For more than 7000 years, cotton has been one of the raw materials used in the production of textiles and other fiber-requiring materials including fishnets and gunpowder. In fact, its use continues to increase and now accounts for over 35% of all the fiber used around the world. This makes cotton a multibillion-dollar market, and most of that is via cotton futures. Considering a cotton futures strategy?
A cotton futures strategy is the methodology or technique you can use to profitably trade the cotton futures market and often includes technical and fundamental analyses. Cotton futures are financial derivative products that represent a contract to buy or sell a specified quantity of cotton on a future date, at a pre-agreed price. The contract trades on both ICE and NYMEX. You can use a cotton futures strategy to speculate or hedge the price of cotton.
In this post, we answer some questions about the Cotton futures strategy and we make a backtest.
What are Cotton futures?
Cotton futures are futures contracts in which the underlying asset is cotton. A futures contract is a standardized, exchange-traded contract in which the seller agrees to deliver the specified quantity of the underlying asset on a future date, at an already agreed price. In the case of cotton futures, the contract unit is 50,000 pounds of cotton; however, the contract can be financially settled or deliverable.
Cotton futures trade on NYMEX, a member of the CME Group, where the contract is financially settled. It also trades on ICE, where settlement is by physical delivery of cotton.
What is a Cotton futures strategy?
A cotton futures strategy is a set of methodologies and techniques for profitably trading cotton futures. It includes fundamental and technical analysis strategies for market timing, as well as position sizing and risk management techniques.
If you want to trade futures successfully, you must have a solid trading strategy. Your cotton futures strategy must include precise entry and exit signals, as well as risk management techniques.
Cotton futures strategy backtest
A backtest with strict trading rules, settings, statistics, and historical performance is coming soon.
What is the seasonality of Cotton futures?
Seasonality in the financial markets refers to the tendency of an asset’s price to move in a fairly predictable manner during certain periods of the year, which can months or seasons like winter and summer.
From the chart below, cotton futures tend to perform better during the winter and spring months than during the months of the summer and fall seasons.
What moves the Cotton — What affects the Cotton the most?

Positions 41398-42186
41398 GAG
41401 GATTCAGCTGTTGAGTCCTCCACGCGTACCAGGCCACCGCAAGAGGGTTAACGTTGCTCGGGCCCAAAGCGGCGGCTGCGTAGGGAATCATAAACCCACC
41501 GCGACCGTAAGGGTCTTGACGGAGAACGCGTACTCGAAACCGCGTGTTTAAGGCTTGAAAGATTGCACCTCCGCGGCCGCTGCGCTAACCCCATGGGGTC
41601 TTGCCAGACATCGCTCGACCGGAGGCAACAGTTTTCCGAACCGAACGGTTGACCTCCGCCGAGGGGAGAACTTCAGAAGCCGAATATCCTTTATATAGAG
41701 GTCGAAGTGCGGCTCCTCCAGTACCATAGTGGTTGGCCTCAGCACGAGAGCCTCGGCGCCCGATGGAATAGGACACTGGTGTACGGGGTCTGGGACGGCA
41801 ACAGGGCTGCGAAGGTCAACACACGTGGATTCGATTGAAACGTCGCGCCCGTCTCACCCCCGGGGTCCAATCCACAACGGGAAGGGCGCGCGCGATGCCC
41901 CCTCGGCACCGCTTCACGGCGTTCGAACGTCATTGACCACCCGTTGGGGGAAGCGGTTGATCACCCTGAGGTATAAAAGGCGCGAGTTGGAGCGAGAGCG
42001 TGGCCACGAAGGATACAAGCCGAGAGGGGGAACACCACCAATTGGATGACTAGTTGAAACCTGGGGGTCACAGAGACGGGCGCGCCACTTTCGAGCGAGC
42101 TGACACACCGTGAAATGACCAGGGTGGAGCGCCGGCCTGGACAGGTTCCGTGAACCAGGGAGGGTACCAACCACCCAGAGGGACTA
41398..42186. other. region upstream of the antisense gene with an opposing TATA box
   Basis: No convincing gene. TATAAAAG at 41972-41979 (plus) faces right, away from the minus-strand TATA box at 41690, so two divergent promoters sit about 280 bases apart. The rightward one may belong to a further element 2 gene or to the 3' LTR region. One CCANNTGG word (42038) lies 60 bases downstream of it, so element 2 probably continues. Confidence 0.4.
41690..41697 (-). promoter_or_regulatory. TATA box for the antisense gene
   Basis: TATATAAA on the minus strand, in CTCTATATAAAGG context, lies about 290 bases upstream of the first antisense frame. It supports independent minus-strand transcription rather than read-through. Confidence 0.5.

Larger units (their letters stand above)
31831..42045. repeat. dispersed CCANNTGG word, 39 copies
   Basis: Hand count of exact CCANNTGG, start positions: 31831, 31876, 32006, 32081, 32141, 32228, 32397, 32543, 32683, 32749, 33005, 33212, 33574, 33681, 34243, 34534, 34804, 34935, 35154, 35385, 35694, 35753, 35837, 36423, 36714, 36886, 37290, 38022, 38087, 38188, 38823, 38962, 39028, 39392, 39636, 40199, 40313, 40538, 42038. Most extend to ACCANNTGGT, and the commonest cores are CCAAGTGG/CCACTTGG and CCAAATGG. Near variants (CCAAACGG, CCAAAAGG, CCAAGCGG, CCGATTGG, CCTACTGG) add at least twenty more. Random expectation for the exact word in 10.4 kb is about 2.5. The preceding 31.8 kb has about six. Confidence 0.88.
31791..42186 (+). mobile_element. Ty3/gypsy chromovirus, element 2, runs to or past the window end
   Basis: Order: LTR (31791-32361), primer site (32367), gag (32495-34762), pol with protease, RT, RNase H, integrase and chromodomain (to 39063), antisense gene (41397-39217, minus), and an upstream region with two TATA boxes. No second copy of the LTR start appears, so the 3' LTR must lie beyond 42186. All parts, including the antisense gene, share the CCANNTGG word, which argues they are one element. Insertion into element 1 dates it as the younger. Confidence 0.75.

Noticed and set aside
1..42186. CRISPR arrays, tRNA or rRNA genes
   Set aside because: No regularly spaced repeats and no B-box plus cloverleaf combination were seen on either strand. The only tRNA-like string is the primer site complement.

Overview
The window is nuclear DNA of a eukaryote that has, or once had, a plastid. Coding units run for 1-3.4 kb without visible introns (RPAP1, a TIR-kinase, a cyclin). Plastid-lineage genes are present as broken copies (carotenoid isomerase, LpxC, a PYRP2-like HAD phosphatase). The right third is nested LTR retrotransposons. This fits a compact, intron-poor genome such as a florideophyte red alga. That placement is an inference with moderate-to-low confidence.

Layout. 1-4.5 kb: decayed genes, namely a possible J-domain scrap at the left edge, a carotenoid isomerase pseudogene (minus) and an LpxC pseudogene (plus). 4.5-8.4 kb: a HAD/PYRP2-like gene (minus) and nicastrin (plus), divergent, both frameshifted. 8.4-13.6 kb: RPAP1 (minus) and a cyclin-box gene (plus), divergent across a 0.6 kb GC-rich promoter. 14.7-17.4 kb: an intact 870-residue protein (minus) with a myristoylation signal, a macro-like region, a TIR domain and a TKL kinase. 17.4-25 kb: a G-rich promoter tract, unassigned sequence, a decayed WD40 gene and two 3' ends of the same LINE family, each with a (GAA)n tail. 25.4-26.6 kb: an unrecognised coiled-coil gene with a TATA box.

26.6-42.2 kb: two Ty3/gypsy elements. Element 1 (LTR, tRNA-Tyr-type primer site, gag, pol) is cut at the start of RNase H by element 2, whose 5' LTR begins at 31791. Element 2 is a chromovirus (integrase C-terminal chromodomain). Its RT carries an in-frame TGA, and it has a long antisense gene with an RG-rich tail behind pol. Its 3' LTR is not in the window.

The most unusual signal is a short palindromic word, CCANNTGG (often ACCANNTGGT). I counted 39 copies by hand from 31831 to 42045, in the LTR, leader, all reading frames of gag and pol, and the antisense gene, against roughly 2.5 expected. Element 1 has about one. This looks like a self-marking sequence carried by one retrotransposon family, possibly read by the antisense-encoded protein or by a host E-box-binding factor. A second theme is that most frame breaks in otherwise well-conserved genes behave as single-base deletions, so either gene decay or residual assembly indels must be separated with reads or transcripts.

Cotton futures trading can be significantly impacted by the United States, India, and China, which are all responsible for the production of over 65% of all the cotton used around the world. Reduced output from these countries can lead to scarcity and an increase in cotton prices.
Other factors that affect the prices of cotton include:
- The price of substitute fabrics
- The demand for cotton-based products
- Energy prices
- China’s stockpiling policy
How are Cotton futures traded?
Cotton futures are traded on the Intercontinental Exchange (ICE) in London. The contract also trades on the New York Mercantile Exchange (NYMEX), which is a member of the CME Group, so it can be traded from anywhere via CME’s Globex electronic platform.
On both exchanges, one contract unit is equivalent to 50,000 pounds of cotton, and contracts expire in the months of March, May, July, October, and December. Price quotations are in USD on the CME platform and in US cents on ICE.
How do you start trading Cotton futures?
You need a futures broker that would grant you access to the exchanges where cotton futures contracts are traded and help clear your trades. So, the first thing to start trading cotton futures is to register with a futures broker and fund your account. Since futures contracts are leveraged instruments, you need not have the full dollar worth of the contract before you can trade it — you deposit the initial margin or a little more than that.
If you just want to speculate on price fluctuations, you may want to trade the cotton CFDs that track cotton futures. With a CFD contract, you are in an agreement with the broker to exchange the price difference between the opening and closing of a trade. CFD brokers, like IG, offer cotton futures CFD.
What is Cotton trading at?
Cotton futures were trading at $0.8018 per pound as of November 25, 2022.
Note that the price changes from time to time, so the price quoted here may not be the price it’s trading when you are reading this post. Click on either of those links to get the real-time price on the CME platform or directly from TradingView.
What’s Cotton futures hour?
On the CME Globex electronic platform (from NYMEX), cotton futures (TT) trades Sundays to Fridays, from 6:00 p.m. to 5:00 p.m. ET (New York Time) the next day. There is a 1-hour break before the start of the next trading day (5:00 p.m. – 6:00 p.m. ET) from Monday to Thursday.
On the ICE futures exchange, cotton futures (CT) trades from 2:00 AM – 7:20 PM London Time every trading day, and there is a pre-Open market from 12:30 AM and a post-Close market.
Where can I find trading charts?
The chart is available on any trading platform that provides chart services. If your platform does provide charts, you can use TradingView, which provides free access to the charts of various instruments. However, to connect TradingView to your broker, you must subscribe to its Pro services. From the CME platform, you can also access the TradingView chart.
Also, Yahoo Finance and YCharts are two other sites where you can find cotton futures charts. You can also subscribe to trading charts through a third-party platform like MultiCharts.
What are the trading symbols for Cotton futures?
The trading symbol for cotton futures on ICE Futures US is CT, while the trading symbol for cotton futures on CME’s Globex platform is TT.